I’ve played Final Fantasy XIV nearly religiously since 1.0 — every new expansion that comes out, I always set aside three to four days to do nothing but inject it into my veins and complete each slice of patch content the day it drops. The thought of maining a new MMO never occured to me. Sure, I’d install Warframe or take an unfortunate dip into World of Warcraft once or twice, but nothing grabbed me the way Final Fantasy XIV did. So why did Elder Scrolls Online do what others could not?
I purchased and installed ESO on a whim — one of my mentors suggested it as a side beat to cover when my preferred titles were quiet. But shortly after creating my character, I started to get drawn deep into the systems of ESO, to the point of becoming obsessed. What ESO does, it does well — and what it doesn’t do becomes painfully obvious.
ESO is not particularly newbie-friendly, due in large part to the massive amount of content and systems that aren’t well-explained. When you complete the tutorial, you are given access to the Keywright’s Gallery, a place that offers you a one-time trip to any of the content areas throughout the nearly decade-old history of ESO. This modular approach is both a blessing and a curse to fresh players, as I found myself faced with choice paralysis.
Once you get over the learning curve, however, there is a lot to offer for players looking for something different. Despite being an MMO, it feels like playing any other Elder Scrolls game: you explore each zone, solving problems and checking off boxes by diving into Delves and Dungeons, collecting Skyshards and loot along the way. You can recruit companions, purchase and customize absolutely massive houses, and dive into dangerous encounters against huge bosses.
While XIV’s story is unrivaled in the MMO space, there’s something special about the ESO quests. XIV is a “sum of all parts” type of experience, in my opinion — the grand journey from bumbling adventurer to savior of the world many times over is recounted often throughout your travels in Eorzea. Meanwhile in Tamriel, no matter how many world crises you solve you will often be viewed as a newcomer at the start of each chapter. Sure, important NPCs such as Razum-dar know that you are the champion who defeated Molag Bal when you arrive at Summerset, but many of the snooty High Elves there don’t care who you are. Believe it or not, this feels good. It gives each section of the story a solid beginning and an end, while providing that sense of wonder and closure that often was missing from XIV. The intro to Shadowbringers is my favorite for this exact reason — appearing on the First, you are just another know-nothing adventurer to the majority of the population, growing into your title of Warrior of Darkness.
None of what XIV does story-wise is bad, except from a newer player’s perspective of being faced with 200 or more hours of required content before reaching the end-game — and that’s assuming you skip over a lot of the side content that enamors players into additional aspects of the story to begin with. In ESO, I reached Level 50, CP160 (the highest level gear will drop at) in just under 50 hours played by following the story. There’s a lot of content beyond that, of course, as the Champion Point cap is 3600, but it’s nice to get within the same ballpark as others sooner rather than later. This approach to “play whatever, whenever” carries over to the new expansion, High Isle — brand new players can experience the content right away, without needing to beat any other chapter or expansion.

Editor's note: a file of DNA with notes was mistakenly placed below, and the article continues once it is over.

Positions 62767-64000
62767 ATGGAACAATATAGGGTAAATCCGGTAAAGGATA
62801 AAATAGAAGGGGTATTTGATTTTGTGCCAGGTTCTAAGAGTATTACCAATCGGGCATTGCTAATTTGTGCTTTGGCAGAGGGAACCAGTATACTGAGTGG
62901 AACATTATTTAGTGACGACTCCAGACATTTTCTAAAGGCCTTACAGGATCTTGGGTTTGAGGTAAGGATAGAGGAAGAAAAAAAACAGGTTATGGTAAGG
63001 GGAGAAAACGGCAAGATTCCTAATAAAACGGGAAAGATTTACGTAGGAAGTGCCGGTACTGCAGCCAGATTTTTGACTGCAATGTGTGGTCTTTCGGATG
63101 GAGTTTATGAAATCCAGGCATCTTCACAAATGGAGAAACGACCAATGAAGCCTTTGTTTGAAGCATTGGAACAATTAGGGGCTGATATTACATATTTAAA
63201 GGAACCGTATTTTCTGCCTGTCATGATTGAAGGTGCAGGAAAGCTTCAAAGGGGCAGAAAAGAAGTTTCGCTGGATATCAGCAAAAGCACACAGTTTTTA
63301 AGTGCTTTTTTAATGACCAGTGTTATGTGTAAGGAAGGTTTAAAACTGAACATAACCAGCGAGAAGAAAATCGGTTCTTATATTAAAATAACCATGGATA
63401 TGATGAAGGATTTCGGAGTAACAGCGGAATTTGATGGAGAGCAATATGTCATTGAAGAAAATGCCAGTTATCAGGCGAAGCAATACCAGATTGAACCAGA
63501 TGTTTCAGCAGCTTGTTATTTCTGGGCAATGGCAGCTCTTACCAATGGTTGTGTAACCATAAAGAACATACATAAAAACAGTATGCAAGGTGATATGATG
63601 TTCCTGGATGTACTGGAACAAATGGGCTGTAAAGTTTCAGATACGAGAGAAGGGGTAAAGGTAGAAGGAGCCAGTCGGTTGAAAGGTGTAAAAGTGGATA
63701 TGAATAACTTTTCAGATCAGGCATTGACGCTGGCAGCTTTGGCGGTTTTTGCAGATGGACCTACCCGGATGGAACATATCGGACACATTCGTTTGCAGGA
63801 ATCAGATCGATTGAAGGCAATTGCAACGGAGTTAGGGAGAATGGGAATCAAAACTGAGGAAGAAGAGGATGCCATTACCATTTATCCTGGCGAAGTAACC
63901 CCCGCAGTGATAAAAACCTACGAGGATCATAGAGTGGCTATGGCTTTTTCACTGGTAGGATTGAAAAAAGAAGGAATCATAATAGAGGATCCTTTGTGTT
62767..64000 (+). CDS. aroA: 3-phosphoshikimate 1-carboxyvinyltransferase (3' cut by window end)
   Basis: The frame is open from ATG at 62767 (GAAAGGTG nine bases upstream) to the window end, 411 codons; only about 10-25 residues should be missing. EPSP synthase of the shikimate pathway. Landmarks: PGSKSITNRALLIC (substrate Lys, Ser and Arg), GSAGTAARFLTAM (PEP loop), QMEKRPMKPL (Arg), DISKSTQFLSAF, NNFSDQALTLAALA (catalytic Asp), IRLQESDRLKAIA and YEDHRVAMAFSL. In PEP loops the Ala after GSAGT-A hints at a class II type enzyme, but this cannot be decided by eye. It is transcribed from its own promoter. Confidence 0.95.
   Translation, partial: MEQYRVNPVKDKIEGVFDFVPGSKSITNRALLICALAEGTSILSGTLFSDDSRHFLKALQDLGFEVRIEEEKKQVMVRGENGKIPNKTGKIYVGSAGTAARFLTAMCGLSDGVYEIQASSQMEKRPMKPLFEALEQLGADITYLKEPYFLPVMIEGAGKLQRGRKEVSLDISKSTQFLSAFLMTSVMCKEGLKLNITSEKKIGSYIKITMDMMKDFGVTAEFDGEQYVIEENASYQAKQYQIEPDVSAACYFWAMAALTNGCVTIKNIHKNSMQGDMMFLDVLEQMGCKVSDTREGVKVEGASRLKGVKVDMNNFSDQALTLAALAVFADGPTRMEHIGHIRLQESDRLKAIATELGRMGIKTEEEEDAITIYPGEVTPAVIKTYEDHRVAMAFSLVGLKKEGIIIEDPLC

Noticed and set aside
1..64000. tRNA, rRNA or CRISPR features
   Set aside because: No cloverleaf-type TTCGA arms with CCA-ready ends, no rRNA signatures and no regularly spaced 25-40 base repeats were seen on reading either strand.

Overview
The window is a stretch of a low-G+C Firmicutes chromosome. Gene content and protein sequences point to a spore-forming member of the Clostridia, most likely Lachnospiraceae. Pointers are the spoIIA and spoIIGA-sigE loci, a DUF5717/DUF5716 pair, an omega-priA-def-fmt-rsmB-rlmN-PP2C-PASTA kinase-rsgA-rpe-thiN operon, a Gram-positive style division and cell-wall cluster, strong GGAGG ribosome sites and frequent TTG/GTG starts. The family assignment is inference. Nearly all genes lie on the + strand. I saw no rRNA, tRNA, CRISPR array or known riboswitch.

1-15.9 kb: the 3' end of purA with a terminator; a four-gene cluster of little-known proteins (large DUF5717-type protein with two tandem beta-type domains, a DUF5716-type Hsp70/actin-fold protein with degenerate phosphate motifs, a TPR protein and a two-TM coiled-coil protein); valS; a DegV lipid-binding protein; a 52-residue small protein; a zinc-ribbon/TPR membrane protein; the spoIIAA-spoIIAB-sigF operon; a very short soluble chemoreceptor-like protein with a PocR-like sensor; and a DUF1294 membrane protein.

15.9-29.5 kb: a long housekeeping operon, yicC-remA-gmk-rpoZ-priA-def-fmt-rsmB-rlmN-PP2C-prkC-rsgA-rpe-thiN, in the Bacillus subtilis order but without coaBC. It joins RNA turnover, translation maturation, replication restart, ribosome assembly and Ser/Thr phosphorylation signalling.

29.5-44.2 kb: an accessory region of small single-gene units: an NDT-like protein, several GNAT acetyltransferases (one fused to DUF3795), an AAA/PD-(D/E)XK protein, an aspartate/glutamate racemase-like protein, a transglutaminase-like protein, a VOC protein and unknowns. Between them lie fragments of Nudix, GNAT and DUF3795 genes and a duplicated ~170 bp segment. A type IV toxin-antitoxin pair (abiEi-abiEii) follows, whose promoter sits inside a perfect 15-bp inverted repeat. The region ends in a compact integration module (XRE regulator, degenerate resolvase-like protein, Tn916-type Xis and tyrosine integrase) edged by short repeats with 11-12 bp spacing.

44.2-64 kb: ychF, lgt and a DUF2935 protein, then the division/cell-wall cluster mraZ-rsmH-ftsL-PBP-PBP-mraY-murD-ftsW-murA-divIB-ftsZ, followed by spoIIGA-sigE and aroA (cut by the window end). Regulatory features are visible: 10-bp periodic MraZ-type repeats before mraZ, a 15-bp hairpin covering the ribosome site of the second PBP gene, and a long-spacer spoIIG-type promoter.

The modular nature and seamless level scaling of ESO allows me to play with my friends regardless of what CP level they are. True, they’ll probably delete monsters faster than I can, but there isn’t a penalty — and as long as they have ESO+, we can do any story chapter they’d like. In XIV, level syncing down to help a new friend out costs me the use of many of my abilities and feels tedious to play — Black Mage, I’m explicitly looking at you. New players can’t access the content I’ve unlocked either, which makes sense, but also limits what I can do with people trying the game out. It’s a hard sell to new players that the game only starts getting good after you spend around 50 hours cutting through A Realm Reborn. And even then, you still aren’t anywhere near the end of the game.
It is unfortunate that ESO adheres to the old MMO standard of “one character, one class.” If I get bored with my Dragonknight, I have to start over to try something new out. This is mitigated somewhat by the fact that any class can wield any weapon, and all classes can theoretically fulfill all roles, but it still doesn’t match what XIV does with their seamless Job Change system.
ESO and XIV both do different things well, and both could stand to learn from each other in some capacity. While I don’t believe one is better than the other, I do wish that XIV would ease up on the requirements to get to the end of the game, and I wish ESO would simplify a lot of core systems to be more palatable for newbies. I will always be a Warrior of Light at heart, but I’m enjoying my time as a roaming adventurer in Tamriel, and I’m eagerly looking forward to the next chapter in High Isle.